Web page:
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Topic: Checking out the FEZ domino (Read 10668 times) previous topic - next topic


So where can I download the source code for the "environment" that needs to be programmed on the ARM chip to be able to run these C# based sketches (and what tools do I need to work on IT?)  I'm thinking that something like FEZ might be better for running some of the more advanced networking-based apps I'd be interested in, but of course networking is one of the big things that the FEZ core doesn't currently include.  I want to see what else might be removable to get networking back in.

(a lot of people don't seem to realize how BIG networking code is.  TI did a recent presentation on network options for their MSP430 and estimates that a "real" zigbee stack requires a micro with at least 128k of program space...)


May 18, 2010, 08:58 am Last Edit: May 18, 2010, 09:07 am by carvals Reason: 1

You need the IDE visual studio express C# (MAKE YOU USE 2008 version):

You need the .Net micro framework 4.0 (has everything you need including samples and the device emulator to test you soft before any deployment)

And finally if you use GHI electronics component you can had their librairies:

You can find help and tutorial on www.tinyclr.com

Be carefull if you need a bunch of RAM, you can find more powerfull board (like EMX or ChipworkX) with the same framework. You can start on one plateform and migrate the code easily but if you know already that you need  more than 50KB RAM better use one of the board mentioned previously. Be aware that ChipworkX handles sqlite.

Good luck


Jul 04, 2010, 04:24 pm Last Edit: Jul 04, 2010, 04:24 pm by Wilksey Reason: 1
Being a regular user of Microchip and Atmel processors, the Arduino seems like a lazy mans version of an Atmel, which isn't necessarily a bad thing, as it is modular (Sheilds) based.  I recently discovered the concept of having a Microcontroller which can be programmed in Visual Studio without the overhead of the Windows CE OS and the Compact Framework, enter the .NET Micro Framework, I also found out that M$ have licensed it under the open source Apache license, and provide porting kit's for manufacturers.

I think you can comfortably compare it to the other uC's out there, the flashing LED is just a beginners tutorial, i'm sure you had to read a few pages on programming the Arduino before you started out!  Once you have your direction and logic levels sorted out you can do anything with it.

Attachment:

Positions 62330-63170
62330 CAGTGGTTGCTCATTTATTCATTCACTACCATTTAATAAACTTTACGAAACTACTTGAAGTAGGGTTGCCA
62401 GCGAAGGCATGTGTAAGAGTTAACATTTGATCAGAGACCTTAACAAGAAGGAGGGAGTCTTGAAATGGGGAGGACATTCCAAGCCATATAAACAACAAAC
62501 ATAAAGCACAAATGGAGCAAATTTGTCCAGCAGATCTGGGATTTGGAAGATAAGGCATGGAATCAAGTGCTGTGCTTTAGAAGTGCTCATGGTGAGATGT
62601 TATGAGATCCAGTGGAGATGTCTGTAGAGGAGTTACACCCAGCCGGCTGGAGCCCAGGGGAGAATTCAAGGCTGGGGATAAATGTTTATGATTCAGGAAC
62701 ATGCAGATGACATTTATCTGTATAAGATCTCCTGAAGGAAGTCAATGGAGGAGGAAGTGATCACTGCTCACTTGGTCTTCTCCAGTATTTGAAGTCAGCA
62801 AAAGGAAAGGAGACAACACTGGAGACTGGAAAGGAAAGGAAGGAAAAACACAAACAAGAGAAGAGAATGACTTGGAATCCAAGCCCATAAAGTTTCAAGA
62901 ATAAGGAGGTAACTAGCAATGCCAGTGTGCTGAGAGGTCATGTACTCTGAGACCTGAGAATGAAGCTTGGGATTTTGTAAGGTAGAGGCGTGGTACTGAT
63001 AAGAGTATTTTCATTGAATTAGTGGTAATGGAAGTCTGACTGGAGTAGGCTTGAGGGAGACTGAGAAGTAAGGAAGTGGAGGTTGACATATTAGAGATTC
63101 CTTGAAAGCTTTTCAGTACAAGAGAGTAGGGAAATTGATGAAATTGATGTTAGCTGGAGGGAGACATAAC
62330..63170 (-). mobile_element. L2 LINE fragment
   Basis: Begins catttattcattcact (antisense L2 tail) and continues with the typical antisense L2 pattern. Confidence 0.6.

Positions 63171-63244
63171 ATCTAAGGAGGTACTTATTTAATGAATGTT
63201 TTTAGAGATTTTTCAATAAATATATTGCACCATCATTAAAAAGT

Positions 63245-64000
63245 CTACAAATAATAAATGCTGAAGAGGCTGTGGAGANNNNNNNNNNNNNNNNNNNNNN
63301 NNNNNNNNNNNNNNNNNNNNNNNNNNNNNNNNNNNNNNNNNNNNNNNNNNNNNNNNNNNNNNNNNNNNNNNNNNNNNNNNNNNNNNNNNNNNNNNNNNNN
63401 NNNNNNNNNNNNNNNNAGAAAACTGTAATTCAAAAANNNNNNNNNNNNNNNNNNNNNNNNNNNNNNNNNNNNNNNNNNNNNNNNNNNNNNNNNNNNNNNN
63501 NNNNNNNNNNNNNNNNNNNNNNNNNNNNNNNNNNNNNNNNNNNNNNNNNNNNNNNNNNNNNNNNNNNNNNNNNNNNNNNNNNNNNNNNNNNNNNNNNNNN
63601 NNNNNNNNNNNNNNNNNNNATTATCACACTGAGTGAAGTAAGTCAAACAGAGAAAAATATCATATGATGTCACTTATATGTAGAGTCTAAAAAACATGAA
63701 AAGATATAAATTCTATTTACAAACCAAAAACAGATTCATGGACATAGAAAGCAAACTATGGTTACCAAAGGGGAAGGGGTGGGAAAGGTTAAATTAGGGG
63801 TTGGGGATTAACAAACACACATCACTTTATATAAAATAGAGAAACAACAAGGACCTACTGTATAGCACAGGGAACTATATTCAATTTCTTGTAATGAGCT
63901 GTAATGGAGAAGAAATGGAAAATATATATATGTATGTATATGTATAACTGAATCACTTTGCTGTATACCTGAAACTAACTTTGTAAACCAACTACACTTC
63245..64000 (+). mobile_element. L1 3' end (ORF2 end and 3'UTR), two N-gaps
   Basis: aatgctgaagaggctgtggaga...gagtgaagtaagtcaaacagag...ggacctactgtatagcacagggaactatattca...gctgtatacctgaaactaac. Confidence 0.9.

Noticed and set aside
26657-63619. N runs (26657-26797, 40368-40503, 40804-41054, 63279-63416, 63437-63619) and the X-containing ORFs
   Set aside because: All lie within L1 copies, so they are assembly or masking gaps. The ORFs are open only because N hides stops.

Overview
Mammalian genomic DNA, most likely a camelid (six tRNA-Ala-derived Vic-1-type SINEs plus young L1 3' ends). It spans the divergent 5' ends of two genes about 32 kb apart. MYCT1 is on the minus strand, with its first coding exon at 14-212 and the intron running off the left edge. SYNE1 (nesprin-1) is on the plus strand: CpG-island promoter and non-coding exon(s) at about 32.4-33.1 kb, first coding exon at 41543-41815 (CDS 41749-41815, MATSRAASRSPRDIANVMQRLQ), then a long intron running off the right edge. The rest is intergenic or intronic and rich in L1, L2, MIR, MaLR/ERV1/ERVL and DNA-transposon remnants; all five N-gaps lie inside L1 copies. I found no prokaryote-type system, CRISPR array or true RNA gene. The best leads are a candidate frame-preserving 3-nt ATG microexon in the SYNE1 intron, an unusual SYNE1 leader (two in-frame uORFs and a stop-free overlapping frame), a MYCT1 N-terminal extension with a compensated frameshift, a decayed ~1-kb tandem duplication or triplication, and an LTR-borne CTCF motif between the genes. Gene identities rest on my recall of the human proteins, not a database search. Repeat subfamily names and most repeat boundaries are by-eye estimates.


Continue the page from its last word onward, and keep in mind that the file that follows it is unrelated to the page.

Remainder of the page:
You can get LCD's / Graphical LCD's for most controllers, and the embedded devices that run Linux still need coding in the native language, and are not cheap!

The only saving grace is that the .NET uFramework that the GHI boards run are ported by GHI themselves from what I can gather, so it is designed for that specific architecture, plus I have used Windows CE in the past and have been pleasantly surprised, especially as you can use the compact framework from within the VS IDE.

Aside from the fact that the underlying technology is made by a company that makes it's money from ripping other users off (M$), is there a good technical reason why people shouldn't use the .NET uFramework boards?




If you are using NETMF board ported by a company, GHI for example, then you are really dealing that one company and not Microsoft.
For example, whenever I have problem or question on FEZ, I contact GHI and not Microsoft. They are very responsive, by the way!

With full sources being open, anyone with free time can take the code and do whatever they want with with it


An update to keep this up to date, GHI is releasing an open-source firmware for FEZ. Anyone can now make their own FEZ.
GHI gives you everything for free, from software to hardware...

The announcement: http://www.tinyclr.com/forum/15/909/
The discussion: http://www.tinyclr.com/forum/1/910/


Nov 08, 2010, 10:29 pm Last Edit: Nov 08, 2010, 10:31 pm by ArduinoAndy Reason: 1
The FEZ Domino is expensive but the reduced cost Domino eg FEZ Panda at $34 (USD) is great.
Multithreading, modern IDE, debugging and the same Arduino form factor (same shields @ 3.3 VDC) are just
some of features the Microsoft net framework ARM processor has to offer.
Check it out. ;)
"Never trust an Internet bully who insults and makes fun of your level of intelligence."

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